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ARS Home » Plains Area » Lubbock, Texas » Cropping Systems Research Laboratory » Wind Erosion and Water Conservation Research » Research » Publications at this Location » Publication #326949

Title: Improving rice models for more reliable prediction of responses of rice yield to CO2 and temperature elevaton

Author
item LI, TAO - International Rice Research Institute
item YIN, XINYOU - Wageningen Agricultural University
item HASEGAWA, TOSHIHIRO - National Institute For Agro-Environmental Sciences
item BOOTE, KENNETH - University Of Florida
item ZHU, YAN - National Institute For Agro-Environmental Sciences
item ADAM, MYRIAM - Cirad, France
item Baker, Jeff
item BOUMAN, BAS - International Rice Research Institute
item BREGAGLIO, SIMONE - University Of Milan
item BUIS, SAMUEL - Inra, Génétique Animale Et Biologie Intégrative , Jouy-En-josas, France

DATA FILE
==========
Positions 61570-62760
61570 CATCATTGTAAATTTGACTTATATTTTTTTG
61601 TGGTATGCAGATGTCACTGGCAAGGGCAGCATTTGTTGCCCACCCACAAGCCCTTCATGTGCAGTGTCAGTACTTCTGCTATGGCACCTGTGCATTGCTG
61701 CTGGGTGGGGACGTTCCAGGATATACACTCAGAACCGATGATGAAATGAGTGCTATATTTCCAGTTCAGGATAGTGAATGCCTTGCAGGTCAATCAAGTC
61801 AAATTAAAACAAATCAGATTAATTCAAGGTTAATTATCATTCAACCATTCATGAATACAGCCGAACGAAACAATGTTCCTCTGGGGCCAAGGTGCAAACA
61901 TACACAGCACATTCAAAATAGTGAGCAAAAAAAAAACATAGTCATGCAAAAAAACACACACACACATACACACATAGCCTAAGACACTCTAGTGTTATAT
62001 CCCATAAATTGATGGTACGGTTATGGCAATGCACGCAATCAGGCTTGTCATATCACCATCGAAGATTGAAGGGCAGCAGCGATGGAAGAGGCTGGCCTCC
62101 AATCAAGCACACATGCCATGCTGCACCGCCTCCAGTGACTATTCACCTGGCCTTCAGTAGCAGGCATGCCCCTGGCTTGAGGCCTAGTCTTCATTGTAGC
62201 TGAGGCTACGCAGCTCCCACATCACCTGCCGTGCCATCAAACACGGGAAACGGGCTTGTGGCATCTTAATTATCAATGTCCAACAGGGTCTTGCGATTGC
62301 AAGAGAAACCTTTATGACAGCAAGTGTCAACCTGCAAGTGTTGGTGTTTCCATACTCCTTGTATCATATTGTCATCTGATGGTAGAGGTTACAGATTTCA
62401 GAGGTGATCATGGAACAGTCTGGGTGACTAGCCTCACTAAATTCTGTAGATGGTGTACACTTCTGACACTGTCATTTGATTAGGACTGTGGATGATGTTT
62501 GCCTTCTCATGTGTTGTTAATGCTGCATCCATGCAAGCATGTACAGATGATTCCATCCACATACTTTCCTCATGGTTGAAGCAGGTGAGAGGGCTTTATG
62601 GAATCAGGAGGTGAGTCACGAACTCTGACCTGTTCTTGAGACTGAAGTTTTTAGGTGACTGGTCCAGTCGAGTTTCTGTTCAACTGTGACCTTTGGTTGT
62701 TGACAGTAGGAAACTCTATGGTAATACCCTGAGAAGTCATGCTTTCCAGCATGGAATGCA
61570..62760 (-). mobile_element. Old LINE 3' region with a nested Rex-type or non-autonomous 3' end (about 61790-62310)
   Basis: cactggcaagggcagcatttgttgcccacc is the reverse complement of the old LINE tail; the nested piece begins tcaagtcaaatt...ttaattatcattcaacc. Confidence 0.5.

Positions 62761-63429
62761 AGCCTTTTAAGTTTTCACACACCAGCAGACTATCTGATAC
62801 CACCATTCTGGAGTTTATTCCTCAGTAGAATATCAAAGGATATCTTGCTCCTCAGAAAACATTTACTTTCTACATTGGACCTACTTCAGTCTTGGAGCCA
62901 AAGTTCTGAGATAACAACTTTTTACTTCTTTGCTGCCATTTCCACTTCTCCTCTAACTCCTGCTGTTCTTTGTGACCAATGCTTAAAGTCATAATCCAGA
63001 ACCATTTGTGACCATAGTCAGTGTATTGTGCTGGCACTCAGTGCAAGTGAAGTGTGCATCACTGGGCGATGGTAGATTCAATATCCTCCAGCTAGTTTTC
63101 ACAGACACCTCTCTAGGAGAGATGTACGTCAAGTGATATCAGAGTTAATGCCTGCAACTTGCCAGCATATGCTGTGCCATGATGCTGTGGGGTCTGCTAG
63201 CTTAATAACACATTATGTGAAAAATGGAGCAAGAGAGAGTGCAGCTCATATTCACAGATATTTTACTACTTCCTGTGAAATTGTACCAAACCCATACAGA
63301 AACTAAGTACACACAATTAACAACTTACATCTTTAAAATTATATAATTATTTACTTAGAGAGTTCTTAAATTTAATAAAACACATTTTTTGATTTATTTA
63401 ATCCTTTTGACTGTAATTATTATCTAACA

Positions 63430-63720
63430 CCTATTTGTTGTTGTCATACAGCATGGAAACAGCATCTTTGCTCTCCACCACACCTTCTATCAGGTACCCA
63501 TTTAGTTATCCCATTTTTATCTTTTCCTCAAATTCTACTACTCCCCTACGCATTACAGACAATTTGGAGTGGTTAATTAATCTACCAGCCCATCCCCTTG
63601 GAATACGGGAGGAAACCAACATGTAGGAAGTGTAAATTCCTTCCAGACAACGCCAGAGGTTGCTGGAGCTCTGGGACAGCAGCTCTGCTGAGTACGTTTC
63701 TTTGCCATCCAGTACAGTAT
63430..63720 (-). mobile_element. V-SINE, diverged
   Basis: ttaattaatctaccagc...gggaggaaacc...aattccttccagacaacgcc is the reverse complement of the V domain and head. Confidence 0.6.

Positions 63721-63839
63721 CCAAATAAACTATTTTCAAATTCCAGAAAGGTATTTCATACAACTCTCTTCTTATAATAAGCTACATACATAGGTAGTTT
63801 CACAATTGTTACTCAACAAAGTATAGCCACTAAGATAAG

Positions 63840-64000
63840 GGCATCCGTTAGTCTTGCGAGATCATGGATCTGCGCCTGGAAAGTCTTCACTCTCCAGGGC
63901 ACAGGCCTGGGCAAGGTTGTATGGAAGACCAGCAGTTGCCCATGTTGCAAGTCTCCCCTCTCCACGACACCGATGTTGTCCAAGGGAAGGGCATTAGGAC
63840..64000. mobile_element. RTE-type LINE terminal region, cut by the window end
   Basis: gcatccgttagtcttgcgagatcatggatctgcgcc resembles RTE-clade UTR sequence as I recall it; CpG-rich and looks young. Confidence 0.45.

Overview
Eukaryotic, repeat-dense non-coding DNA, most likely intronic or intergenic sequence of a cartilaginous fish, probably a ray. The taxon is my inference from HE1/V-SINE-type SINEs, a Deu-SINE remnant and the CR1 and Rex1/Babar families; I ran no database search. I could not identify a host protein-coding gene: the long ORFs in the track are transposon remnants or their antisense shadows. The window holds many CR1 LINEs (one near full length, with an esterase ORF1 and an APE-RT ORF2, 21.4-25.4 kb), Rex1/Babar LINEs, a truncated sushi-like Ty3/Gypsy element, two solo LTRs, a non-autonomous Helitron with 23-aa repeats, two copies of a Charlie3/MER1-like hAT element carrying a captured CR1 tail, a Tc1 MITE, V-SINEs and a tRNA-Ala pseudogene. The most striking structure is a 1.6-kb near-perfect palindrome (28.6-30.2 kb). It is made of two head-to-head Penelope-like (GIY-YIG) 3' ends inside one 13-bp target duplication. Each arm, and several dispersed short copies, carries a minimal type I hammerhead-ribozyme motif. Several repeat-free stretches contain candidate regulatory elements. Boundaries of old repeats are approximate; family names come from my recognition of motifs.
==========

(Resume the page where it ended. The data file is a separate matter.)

item COFALONIERI, ROBERT - University Of Milan
item FUGICE, JOB - International Fertilizer Development Center (IFDC)
item FUMOTO, TAMON - Wageningen Agricultural University
item GAYDON, DONALD - Csiro European Laboratory
item KUMAR, SOORA - Indian Agricultural Research Institute
item LAFARGE, TANGUY - Cirad, France
item MARCAIDA, MANUEL - International Rice Research Institute
item MASUTOMI, YUJI - Ibaraki University
item NAKAGAWA, HIROSHI - National Agriculture And Food Research Organization (NARO), Agricultrual Research Center
item PEQUENO, DIEGO - University Of Florida
item RUANE, ALEX - Nasa Goddard Institute For Space Studies
item RUGET, FRANCOISE - Inra, Génétique Animale Et Biologie Intégrative , Jouy-En-josas, France
item SINGH, UPENDRA - International Fertilizer Development Center (IFDC)
item TAO, FULU - Chinese Academy Of Sciences
item WALLACH, DANIEL - Inra, Génétique Animale Et Biologie Intégrative , Jouy-En-josas, France
item WILSON, LLOYD - Texas A&M Agrilife
item YANG, YUBIN - Texas A&M Agrilife
item ZHANG, ZHAO - Beijing Normal University
item ZHU, JIANGUO - Chinese Academy Of Sciences